The Americans who accompanied Parker and Powell to Honduras on their recent trip, according to FDN chief Calero, included:

*Cliff Albright of Memphis, a retired Republic Airlines pilot and commander of a paramilitary organization known as Phantom Division, Tennessee Airborne.

The January 1984 edition of Soldier of Fortune magazine said Albright, described as a "master parachute rigger, jumpmaster and instructor with 510 jumps," was part of a three-week Soldier of Fortune mission to El Salvador in August 1983.

*Louis McKnight, who had been an instructor at Hagler Air Service in Memphis. Powell had been a friend of McKnight since high school, according to Powell's mother, Rose.

*Walter (Cisco) Blanton of Sheffield, Ala., who described himself last night as a 10-year veteran of the Special Forces, including the Alabama National Guard.

*A man described only as Bill.

Powell's former wife, Geri, told Washington Post staff writer Fred Barbash that Powell left Aug. 23 for Central America, telling her that "he was going over there to fly supplies and clothes and medicine" and would be back in 10 days.

On Aug. 1, she said, Powell attended a meeting at a Memphis Veterans of Foreign Wars post at which Mario Calero was the main speaker. An advertisement for the meeting said the subject was "the Nicaraguan Democratic Force: FDN, previously sponsored by the CIA and had to function secretly but they are now free to tell the truth." CMA of Decatur, presumably Posey's Civilian-Military Assistance group, was listed among the sponsors.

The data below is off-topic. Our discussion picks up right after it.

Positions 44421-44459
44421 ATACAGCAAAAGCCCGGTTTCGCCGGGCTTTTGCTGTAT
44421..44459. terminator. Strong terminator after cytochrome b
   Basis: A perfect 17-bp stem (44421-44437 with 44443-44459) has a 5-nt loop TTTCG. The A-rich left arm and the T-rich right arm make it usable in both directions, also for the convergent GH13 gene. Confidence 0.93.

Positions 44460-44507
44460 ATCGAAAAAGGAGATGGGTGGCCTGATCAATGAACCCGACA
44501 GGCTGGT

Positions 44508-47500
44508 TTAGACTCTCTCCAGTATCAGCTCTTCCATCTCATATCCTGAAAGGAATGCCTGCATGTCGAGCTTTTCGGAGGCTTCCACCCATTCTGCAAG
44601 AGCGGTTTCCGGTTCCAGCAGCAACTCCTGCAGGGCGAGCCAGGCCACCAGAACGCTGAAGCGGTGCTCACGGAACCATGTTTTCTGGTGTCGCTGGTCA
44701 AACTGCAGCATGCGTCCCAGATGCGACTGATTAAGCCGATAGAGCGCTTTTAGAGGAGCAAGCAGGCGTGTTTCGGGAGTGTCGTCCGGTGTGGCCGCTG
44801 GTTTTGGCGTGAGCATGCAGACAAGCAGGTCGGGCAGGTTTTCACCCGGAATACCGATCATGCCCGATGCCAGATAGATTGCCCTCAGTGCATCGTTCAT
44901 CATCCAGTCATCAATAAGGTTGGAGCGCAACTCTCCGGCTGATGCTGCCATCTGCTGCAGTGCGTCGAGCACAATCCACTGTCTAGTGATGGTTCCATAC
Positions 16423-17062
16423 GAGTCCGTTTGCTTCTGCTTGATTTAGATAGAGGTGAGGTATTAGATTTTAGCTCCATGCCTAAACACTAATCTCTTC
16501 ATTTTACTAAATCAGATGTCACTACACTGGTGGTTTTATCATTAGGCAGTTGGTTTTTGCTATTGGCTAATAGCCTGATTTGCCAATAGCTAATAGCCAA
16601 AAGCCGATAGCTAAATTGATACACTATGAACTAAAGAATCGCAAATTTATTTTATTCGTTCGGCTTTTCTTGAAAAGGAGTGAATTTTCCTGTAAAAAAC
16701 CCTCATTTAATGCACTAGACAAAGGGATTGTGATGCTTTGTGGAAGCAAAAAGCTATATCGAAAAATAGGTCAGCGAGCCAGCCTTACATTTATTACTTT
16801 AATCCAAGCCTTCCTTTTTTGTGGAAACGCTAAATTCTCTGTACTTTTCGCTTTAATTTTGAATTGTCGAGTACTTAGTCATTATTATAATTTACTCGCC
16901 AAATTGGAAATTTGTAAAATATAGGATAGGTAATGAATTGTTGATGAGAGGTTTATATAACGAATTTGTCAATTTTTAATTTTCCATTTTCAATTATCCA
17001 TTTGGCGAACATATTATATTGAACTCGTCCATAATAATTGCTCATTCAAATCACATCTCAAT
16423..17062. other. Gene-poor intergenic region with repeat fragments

Previous accounts described Parker and Powell as the first U.S. citizens killed in the "secret war." However, Washington Post special correspondent John Lantigua reported from Managua that the U.S. Embassy there confirmed that Hector Jove Torres, 39, of Arrecino, Puerto Rico, died in combat near the Costa Rican border this spring.

In an interview from his home in Decatur, Posey rejected the widespread description of Parker and Powell as mercenaries. "Those people do not fight for money or train for money," he said of the volunteers, mostly Vietnam veterans, who have signed up through his organization to go to Central America.

Saying that "99 percent of what we do is out of our own pockets," Posey said of the dead Americans, "The only thing they got out of it is some beans and rice."

Posey said he had been visited in April by an FBI agent from Huntsville who asked questions that appeared to be related to the U.S. Neutrality Act.

Posey said he obtained a legal opinion from a local attorney that his organization did not violate this act, which makes it a crime for private citizens to launch an invasion of a foreign country from U.S. shores or for foreign groups to recruit in the United States for military purposes.

Washington Post special correspondent Brian Barger, who conducted research into Posey and his organization this spring, quoted an FBI agent assigned to the Huntsville office as saying "an investigation is pending" on possible Neutrality Act violations.

The agent, who was not named, said in a telephone interview, "We are waiting for word from the Department of Justice for a final determination."